Green—but Inequitable—Investments<p>Forbes also points to cities' efforts to implement eco-friendly infrastructure as a potential trigger for displacement. <a href="https://www.nrdc.org/experts/ramya-sivasubramanian/tackle-green-gentrification-parks-and-affordable-housing" target="_blank" rel="noopener noreferrer">Green gentrification</a>, such as the building of large-scale green spaces in neighborhoods, can inadvertently push out residents from the surrounding areas as it increases property values.</p>
- Sustainable Cities Need More Than Parks, Cafes and a Riverwalk ... ›
- Some Northern Cities Could Be Reborn as 'Climate Havens ... ›
- Climate Change Is Creating an Affordable Housing Crisis in Miami ... ›
Low-income households and households of color are far more likely to spend a disproportionately high portion of their income on energy bills, according to a new report from The American Council for an Energy-Efficient Economy.
- Natural Disasters Disproportionately Impact Poorer Communities ... ›
- Millions of Americans Face Water Shutoffs During Pandemic ... ›
- Kamala Harris Introduces Environmental Justice Bill in Senate ... ›
- Fighting Climate Change Is a Social Justice Issue Too - EcoWatch ›
By Jake Johnson
Just hours before Hurricane Laura made landfall in Louisiana as a Category 4 storm with wind speed surpassing that of Katrina, Vice President Mike Pence delivered a Republican National Convention speech Wednesday night in which he mentioned climate action once only to reject it, continuing the GOP event's ignoring or downplaying of an emergency wreaking havoc and devastation in real time.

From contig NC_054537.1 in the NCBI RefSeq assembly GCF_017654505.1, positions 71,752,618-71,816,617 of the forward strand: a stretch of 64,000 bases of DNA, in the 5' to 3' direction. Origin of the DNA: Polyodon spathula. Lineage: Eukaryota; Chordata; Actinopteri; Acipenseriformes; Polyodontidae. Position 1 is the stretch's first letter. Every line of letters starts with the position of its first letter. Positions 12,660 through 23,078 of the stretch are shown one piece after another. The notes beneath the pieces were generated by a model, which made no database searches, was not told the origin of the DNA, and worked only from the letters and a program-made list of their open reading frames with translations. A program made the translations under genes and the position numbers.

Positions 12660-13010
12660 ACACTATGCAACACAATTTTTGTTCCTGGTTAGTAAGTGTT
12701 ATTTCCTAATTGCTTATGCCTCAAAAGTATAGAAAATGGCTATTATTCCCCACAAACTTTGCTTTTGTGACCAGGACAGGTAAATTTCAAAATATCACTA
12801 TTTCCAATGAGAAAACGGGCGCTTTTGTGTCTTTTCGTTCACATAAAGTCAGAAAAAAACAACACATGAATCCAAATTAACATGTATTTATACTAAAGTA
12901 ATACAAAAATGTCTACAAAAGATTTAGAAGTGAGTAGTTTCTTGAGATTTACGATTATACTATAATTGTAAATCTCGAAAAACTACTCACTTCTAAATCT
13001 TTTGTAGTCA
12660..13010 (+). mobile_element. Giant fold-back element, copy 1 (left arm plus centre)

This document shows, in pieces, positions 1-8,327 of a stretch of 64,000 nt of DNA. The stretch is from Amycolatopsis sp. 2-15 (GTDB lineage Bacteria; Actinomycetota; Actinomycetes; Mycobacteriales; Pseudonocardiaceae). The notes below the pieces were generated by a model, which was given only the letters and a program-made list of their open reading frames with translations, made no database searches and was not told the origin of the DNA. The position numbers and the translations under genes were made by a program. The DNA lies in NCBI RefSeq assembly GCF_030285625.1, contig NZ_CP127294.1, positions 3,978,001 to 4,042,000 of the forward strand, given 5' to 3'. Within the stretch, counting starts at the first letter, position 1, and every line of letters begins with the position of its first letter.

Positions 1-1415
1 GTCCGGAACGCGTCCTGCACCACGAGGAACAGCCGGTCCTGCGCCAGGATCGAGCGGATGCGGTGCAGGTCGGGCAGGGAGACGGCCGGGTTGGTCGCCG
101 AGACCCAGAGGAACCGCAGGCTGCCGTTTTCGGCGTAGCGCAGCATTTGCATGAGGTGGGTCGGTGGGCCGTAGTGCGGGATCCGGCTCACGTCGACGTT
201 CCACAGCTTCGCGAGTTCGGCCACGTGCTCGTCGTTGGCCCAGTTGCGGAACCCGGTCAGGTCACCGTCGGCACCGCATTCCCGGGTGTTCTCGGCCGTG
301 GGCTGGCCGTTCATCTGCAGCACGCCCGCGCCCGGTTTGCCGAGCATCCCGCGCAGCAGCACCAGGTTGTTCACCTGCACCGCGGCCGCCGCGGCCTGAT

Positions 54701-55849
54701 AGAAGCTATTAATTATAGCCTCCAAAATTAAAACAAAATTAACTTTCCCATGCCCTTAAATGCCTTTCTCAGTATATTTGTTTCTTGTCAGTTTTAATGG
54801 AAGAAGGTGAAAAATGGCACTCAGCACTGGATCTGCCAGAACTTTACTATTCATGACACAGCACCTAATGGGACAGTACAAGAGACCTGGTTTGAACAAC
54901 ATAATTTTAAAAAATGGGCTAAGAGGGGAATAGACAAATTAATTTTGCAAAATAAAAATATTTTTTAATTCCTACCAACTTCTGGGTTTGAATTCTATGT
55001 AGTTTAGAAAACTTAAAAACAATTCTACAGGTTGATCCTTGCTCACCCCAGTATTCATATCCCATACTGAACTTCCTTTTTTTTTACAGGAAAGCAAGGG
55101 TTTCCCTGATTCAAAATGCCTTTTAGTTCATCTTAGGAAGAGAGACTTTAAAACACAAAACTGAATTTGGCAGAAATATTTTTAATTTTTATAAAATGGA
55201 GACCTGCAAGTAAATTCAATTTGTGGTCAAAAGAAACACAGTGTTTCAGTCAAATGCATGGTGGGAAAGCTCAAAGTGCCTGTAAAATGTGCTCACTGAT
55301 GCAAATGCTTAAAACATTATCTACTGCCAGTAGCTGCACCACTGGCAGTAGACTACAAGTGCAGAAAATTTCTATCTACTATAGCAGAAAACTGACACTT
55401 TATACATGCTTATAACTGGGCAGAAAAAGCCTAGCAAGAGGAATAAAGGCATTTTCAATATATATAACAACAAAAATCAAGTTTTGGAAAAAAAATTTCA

<p>Speaking live from Fort McHenry in Baltimore, Pence said at the beginning of his remarks that his "prayers are with" those affected by the hurricane <a href="https://www.reuters.com/article/us-storm-laura-energy/stronger-hurricane-laura-aims-at-heart-of-u-s-oil-refining-industry-idUSKBN25M23P" target="_blank">set to strike at the heart</a> of the U.S. oil and gas industry, sparking <a href="https://twitter.com/BiologistDan/status/1298778265147105280" target="_blank">warnings</a> of a looming "environmental nightmare."</p><p>"This is a serious storm," added the vice president, who said the White House is "working closely with authorities in the states that will be impacted."</p><p>The one time Pence mentioned climate in his remarks was during an attack on Democratic presidential nominee Joe Biden, who the vice president said wants to "abolish fossil fuels, end fracking, and impose a regime of climate change regulations." Biden's climate plan, <a href="https://www.commondreams.org/news/2020/07/14/more-work-do-major-step-forward-progressives-welcome-bidens-2-trillion-green-energy" target="_blank">viewed</a> by green groups as insufficient but as a step in the right direction, calls for new regulations on the polluting oil and gas industry but would not end fracking or abolish fossil fuels.</p><p>Pence also touted Trump's <a href="https://www.commondreams.org/news/2020/06/26/incredibly-reckless-trump-moves-expand-fossil-fuel-drilling-alaskas-western-arctic" target="_blank">destructive efforts</a> to ramp up domestic fossil fuel production and <a href="https://foreignpolicy.com/2019/09/18/the-myth-of-u-s-energy-independence-has-gone-up-in-smoke/" target="_blank">falsely</a> claimed the U.S. has achieved "energy independence" under the current administration.</p>